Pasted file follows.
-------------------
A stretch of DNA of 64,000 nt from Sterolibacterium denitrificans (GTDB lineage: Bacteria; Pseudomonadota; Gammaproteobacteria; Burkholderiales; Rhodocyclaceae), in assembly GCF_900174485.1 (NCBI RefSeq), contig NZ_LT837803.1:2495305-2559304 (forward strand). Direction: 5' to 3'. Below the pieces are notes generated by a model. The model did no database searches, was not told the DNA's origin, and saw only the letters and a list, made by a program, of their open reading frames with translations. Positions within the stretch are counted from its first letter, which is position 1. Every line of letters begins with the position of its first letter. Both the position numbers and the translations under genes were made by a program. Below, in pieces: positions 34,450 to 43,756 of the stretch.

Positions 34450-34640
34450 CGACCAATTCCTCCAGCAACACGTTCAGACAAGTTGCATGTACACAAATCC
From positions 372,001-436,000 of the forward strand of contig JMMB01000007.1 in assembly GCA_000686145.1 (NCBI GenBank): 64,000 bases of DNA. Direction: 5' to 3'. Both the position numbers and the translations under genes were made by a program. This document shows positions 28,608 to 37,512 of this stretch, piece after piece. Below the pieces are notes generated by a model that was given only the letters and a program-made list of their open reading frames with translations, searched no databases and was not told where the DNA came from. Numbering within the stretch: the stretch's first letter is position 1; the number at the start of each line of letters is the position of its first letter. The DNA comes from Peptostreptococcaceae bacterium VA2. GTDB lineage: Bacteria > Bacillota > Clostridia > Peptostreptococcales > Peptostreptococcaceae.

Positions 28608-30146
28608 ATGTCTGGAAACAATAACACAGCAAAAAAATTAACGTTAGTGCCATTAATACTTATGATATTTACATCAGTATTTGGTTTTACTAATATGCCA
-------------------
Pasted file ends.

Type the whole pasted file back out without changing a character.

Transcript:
A stretch of DNA of 64,000 nt from Sterolibacterium denitrificans (GTDB lineage: Bacteria; Pseudomonadota; Gammaproteobacteria; Burkholderiales; Rhodocyclaceae), in assembly GCF_900174485.1 (NCBI RefSeq), contig NZ_LT837803.1:2495305-2559304 (forward strand). Direction: 5' to 3'. Below the pieces are notes generated by a model. The model did no database searches, was not told the DNA's origin, and saw only the letters and a list, made by a program, of their open reading frames with translations. Positions within the stretch are counted from its first letter, which is position 1. Every line of letters begins with the position of its first letter. Both the position numbers and the translations under genes were made by a program. Below, in pieces: positions 34,450 to 43,756 of the stretch.

Positions 34450-34640
34450 CGACCAATTCCTCCAGCAACACGTTCAGACAAGTTGCATGTACACAAATCC
From positions 372,001-436,000 of the forward strand of contig JMMB01000007.1 in assembly GCA_000686145.1 (NCBI GenBank): 64,000 bases of DNA. Direction: 5' to 3'. Both the position numbers and the translations under genes were made by a program. This document shows positions 28,608 to 37,512 of this stretch, piece after piece. Below the pieces are notes generated by a model that was given only the letters and a program-made list of their open reading frames with translations, searched no databases and was not told where the DNA came from. Numbering within the stretch: the stretch's first letter is position 1; the number at the start of each line of letters is the position of its first letter. The DNA comes from Peptostreptococcaceae bacterium VA2. GTDB lineage: Bacteria > Bacillota > Clostridia > Peptostreptococcales > Peptostreptococcaceae.

Positions 28608-30146
28608 ATGTCTGGAAACAATAACACAGCAAAAAAATTAACGTTAGTGCCATTAATACTTATGATATTTACATCAGTATTTGGTTTTACTAATATGCCA